skijoring. “You don skis and strap yourself to a dog. The dog pulls you along, proving once again that the creature is, as the saying goes, man’s (or woman’s) best friend.” What a happy looking dog! There are designated trails around the city, but those groomed for cross country skiing are not to be used by the canines. An enterprising couple in suburban Minneapolis have opened up a shop reselling lightly used pet supplies, running it like a Half-Price Books or Once Upon a Child store. The couple, owners and originators of the idea, have fostered

various animals for the county humane society and wondered why the idea of reselling lightly used dog items had not done before. They started the resale operation in their garage selling used supplies for dogs, cats, gerbils, hamsters etc. Items rarely cost more than $10 and everything is cleaned and sanitized before being put on sale. The majority of the items are ones that the pets outgrew or never used. Clever idea and one they hope to franchise. People and Pets Together is an organization that assists families who feel they are no longer able to care for their pet. This is a nonprofit food bank and veterinary assistance program, found in several communities, which works to keep a pet and his caregiver together during times of economic hardship. The organization’s motto is, “You have to feed the whole family, not just the human family.” In 2018 our local organization served up 80,000 pounds of food for dogs, cats, rabbits, birds and fish. The organization relies primarily on donations, and have collection boxes in pet stores and veterinary clinics. They also partner with various veterinary clinics to offer some financial assistance when needed. Their budget is about $50,000 per year with two part-time employees and many volunteers. Their goal? To keep people and their pets together in times of stress and need. Sounds like a worthy cause.

Enjoy the spring and summer and keep yourselves and your terriers well. Send us your ideas for articles and interviews and especially send us your adsvertising! Muriel Lee • Editor

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Kris Kibbee

Limes and Tigers and Berries, Oh my!


Creating Your Very Own Dog-friendly Garden

Well friends, it appears that despite

storming back in the proverbial room several more times and hitting us with, “Just one more thing!” Old Man Winter has finally had his say and left us for good. The daisies are peeking, the tulips are sprouting and it feels like the whole world is alive with Spring. And if your furry family members are anything like mine, they’re drifting towards the fissures of sunlight suddenly creeping through every window. It’s time to soak that vitamin D deep down into the marrow and enjoy what Mother Nature has to offer. And while we’re at it, why not roll up our sleeves and give her a hand? The seeds of a delicious summer are lying in wait and with a little care and careful planning, you and your dog can be enjoying your very own collection of caninefriendly edibles just in time for the really good weather!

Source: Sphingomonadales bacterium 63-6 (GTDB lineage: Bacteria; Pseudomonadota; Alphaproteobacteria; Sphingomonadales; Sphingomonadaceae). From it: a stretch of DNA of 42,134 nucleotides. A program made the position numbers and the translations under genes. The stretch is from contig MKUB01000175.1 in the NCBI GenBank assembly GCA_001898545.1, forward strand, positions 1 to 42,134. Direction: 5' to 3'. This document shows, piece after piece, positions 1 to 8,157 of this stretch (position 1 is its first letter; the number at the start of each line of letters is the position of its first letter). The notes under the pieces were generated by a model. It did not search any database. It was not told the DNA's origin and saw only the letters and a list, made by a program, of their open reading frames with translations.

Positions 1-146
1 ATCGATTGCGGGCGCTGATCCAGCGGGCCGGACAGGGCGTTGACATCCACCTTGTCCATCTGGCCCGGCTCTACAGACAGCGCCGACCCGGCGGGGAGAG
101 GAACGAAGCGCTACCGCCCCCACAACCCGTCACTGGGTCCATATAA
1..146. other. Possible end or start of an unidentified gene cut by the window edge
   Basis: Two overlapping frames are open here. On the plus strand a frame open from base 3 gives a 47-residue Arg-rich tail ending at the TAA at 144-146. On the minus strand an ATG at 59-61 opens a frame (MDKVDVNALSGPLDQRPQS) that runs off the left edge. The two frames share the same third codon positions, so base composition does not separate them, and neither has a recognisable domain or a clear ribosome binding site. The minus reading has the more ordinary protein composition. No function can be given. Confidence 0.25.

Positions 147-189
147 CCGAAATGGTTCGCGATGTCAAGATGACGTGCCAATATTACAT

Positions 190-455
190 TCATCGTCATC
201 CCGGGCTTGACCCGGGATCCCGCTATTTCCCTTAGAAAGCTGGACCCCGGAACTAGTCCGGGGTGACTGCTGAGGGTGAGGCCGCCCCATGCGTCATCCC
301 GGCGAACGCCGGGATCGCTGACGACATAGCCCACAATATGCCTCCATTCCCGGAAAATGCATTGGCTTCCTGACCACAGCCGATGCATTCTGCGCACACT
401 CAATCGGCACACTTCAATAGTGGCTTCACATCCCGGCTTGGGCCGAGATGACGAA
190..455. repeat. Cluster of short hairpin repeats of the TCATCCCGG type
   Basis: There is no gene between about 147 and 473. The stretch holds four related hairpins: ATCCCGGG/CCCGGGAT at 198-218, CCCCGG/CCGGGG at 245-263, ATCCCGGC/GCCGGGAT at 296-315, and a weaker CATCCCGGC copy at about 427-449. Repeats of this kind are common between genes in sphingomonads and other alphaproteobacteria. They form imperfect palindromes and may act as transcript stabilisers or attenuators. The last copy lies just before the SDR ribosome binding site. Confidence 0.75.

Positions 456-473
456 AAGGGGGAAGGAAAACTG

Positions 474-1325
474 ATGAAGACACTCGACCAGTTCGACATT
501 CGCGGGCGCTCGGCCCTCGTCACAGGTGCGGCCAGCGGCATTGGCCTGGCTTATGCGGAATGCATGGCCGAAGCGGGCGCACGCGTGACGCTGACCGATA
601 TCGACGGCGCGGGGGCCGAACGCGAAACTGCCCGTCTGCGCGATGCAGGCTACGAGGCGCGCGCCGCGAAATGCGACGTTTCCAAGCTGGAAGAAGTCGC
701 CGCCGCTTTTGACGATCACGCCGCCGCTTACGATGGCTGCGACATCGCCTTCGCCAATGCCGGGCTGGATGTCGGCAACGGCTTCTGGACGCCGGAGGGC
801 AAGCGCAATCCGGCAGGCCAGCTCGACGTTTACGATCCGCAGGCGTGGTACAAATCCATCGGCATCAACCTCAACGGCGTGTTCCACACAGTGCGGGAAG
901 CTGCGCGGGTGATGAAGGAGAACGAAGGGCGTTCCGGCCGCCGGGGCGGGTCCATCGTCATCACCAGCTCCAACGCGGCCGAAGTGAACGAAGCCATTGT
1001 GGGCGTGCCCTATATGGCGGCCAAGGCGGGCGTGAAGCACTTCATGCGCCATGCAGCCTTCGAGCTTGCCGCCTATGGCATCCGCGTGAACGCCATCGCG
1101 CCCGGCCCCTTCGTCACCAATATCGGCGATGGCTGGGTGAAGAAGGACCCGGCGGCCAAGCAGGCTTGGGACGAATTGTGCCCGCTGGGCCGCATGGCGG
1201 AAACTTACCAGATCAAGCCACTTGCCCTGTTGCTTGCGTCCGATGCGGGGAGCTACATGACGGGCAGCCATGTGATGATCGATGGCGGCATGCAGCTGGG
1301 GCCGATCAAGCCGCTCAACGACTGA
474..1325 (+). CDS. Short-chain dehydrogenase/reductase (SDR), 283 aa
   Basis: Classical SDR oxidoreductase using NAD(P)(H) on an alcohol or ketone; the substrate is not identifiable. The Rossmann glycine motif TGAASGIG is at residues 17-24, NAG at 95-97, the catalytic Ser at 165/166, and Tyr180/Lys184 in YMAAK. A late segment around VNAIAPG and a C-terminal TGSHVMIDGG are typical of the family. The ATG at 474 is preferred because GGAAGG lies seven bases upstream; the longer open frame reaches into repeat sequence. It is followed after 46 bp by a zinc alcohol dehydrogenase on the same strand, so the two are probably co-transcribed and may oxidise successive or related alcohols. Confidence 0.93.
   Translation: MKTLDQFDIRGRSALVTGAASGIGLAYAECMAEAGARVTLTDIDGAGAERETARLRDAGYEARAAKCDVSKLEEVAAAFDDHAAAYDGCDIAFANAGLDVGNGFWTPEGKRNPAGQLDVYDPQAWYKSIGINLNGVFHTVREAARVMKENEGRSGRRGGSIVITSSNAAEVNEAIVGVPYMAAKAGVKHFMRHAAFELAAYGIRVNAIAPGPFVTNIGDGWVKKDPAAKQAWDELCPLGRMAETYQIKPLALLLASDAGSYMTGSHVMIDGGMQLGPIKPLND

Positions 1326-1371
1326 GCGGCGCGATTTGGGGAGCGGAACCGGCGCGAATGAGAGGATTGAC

Big or Small, makes no difference at all!

Just remember to: • Use organic soils • Place small rocks in your carton wells for drainage • Place herbs in a location where they will receive at least four hours of full sunlight

It’s important to double-check that none of the herbs you’re growing are toxic to pets (, but some inexpensive and foolproof favorites include: • Cilantro

• Greek Oregano

• Dill

• Lemonbalm

• Basil

• Sage

• Parsley

• Thyme

Certain smaller vegetables can even be grown indoors and come with a whole host of health benefits too.

Whether you’ve got just a windowsill to work with or a sprawling country garden, there’s always space to indulge your pooch.

A little space. A lot of love. If you’re dealing with limited outdoor area and/or live in an urban setting, you can still take advantage of some fabulous grow-your-own options for those lovely little four-leggers of yours. Herbs are fabulous and inexpensive way to spoil your pets in a holistic way, and they require as few resources as a used egg carton, a spare bit of soil, and a few seeds from your local big-box store’s garden section.

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Limes and Tigers and Berries oh my!

Garlic, for example, is a super immune booster and it’s quite easy to grow in grass form. Simply get yourself one of those plump little bulbs at the local grocery store and push the cloves under a quality soil, pointed sideup. Give those clever little cloves some sun, water and maybe a few melodic renditions of Luciano Pavarotti (as I can only assume that garlic cloves prefer Italian singers), and wah-lah---garlic grass!

• Turnips

• Celery

• Cucumbers

• Snow Peas

• Radishes

• Carrots

A Pint-sized Plot of Earth

• Gardenzilla

If you’ve got a little bit of outdoor space to work with and want to use that wee postage stamp exclusively for Fido (because, let’s face it, it’s all about the dogs), you just farmed yourself a whole new crop of possibilities! Even in tight quarters you can “branch” out (*giggles*) to some larger herbs and even a healthy array of veggies too! While there are more dog-friendly outdoor herbs than meets the curious Cairn Terrier eye, a few of our favorites include: